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ARCHITECTURE AND POLITICS IN NIGERIA: THE STUDY OF A LATE TWENTIETH-CENTURY ENLIGHTENMENT-INSPIRED MODERNISM AT ABUJA, 1900-2016. Nnamdi Elleh. Routledge, Taylor & Francis Group, New York, 2017. 350 pp. with 214 ills. 26 x 18 cm. LC 2016-25356 ISBN 9781472465290 In English.
Publisher's description: In 1975, the Nigerian authorities decided to construct a new postcolonial capital called Abuja, and together with several internationally renowned architects these military leaders collaborated to build a city for three million inhabitants. Founded five years after the Civil War with Biafra, which caused around 1.7 million deaths, the city was envisaged as a place where justice would reign and where people from different social, religious, ethnic, and political backgrounds would come together in a peaceful manner and work together to develop their country and its economy. These were all laudable goals, but they ironically mobilized certain forces from around the country in opposition against the Federal Government of Nigeria. The international and modernist style architecture and the fact that the government spent tens of billions of dollars constructing this idealized capital ended up causing more strife and conflict. For groups like Boko Haram, a Nigerian Al-Qaida affiliate organization, and other smaller ethnic groups seeking to have a say in how the country's oil wealth is spent, Abuja symbolized everything in Nigeria they sought to change.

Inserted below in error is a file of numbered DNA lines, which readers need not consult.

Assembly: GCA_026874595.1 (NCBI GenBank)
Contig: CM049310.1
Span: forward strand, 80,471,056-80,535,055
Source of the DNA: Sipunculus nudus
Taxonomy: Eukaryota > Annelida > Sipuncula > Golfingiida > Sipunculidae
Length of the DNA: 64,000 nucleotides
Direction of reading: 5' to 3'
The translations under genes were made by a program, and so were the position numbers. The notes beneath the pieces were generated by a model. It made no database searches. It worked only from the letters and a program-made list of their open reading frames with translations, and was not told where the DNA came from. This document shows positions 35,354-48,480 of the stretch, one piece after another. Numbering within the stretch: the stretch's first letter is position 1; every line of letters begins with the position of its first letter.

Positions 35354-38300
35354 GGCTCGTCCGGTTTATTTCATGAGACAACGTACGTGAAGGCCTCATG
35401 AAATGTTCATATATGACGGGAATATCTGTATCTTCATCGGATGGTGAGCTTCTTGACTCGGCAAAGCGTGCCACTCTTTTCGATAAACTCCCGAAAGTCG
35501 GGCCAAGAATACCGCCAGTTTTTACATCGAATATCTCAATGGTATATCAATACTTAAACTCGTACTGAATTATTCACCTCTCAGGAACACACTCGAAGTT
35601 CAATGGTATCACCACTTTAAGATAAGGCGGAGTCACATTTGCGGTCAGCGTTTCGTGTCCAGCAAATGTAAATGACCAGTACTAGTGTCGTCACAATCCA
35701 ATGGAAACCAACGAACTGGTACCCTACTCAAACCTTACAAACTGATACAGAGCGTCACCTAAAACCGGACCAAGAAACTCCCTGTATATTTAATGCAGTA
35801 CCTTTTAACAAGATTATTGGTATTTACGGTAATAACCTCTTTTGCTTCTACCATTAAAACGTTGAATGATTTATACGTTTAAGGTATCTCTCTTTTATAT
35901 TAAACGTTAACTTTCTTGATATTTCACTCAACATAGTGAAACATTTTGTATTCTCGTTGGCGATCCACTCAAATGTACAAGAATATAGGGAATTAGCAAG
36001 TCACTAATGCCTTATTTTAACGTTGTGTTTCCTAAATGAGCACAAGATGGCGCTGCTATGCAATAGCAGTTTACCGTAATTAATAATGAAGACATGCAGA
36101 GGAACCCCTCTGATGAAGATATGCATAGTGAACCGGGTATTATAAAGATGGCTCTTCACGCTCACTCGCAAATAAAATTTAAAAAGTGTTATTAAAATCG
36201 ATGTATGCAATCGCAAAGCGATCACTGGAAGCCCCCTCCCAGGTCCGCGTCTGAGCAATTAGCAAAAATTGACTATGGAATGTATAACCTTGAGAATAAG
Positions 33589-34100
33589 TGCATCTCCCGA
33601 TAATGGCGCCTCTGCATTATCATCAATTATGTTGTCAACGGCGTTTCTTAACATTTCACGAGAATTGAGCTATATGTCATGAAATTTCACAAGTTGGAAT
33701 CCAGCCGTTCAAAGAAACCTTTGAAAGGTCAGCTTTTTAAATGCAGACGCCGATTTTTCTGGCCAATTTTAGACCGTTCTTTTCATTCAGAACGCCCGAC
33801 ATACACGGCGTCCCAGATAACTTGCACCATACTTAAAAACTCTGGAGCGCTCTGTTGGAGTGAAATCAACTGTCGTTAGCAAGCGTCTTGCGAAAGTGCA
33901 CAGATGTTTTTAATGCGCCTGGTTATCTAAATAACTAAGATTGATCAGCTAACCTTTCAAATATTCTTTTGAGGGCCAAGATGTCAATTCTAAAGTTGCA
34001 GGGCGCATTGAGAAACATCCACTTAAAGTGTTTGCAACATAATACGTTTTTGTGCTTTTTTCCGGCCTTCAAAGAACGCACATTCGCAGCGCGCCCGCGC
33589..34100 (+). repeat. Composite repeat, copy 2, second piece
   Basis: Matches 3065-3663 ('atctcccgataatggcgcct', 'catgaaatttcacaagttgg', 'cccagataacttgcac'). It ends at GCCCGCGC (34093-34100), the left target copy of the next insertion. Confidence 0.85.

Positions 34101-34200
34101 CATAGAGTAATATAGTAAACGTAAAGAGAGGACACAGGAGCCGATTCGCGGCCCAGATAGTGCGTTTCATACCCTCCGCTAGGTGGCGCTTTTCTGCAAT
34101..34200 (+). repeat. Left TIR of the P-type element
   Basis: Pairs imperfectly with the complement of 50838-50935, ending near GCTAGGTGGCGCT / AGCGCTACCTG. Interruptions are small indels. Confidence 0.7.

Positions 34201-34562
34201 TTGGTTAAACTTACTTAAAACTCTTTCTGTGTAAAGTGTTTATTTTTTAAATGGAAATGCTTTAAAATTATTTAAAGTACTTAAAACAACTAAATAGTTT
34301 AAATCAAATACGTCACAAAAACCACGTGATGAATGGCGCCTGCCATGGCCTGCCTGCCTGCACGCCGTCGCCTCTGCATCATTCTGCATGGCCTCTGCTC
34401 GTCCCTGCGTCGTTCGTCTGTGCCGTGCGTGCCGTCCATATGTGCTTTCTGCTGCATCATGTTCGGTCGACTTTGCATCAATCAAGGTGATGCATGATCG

Indexing: Western, Africa, International (Western Style), Non-Western in a Western Style — Nigeria — Post-1970 — Architecture — Urban Planning
Plans: 73,55
Worldwide Number: 175450
Hardcover $155.00x (libraries receive a 10% discount on this title)    

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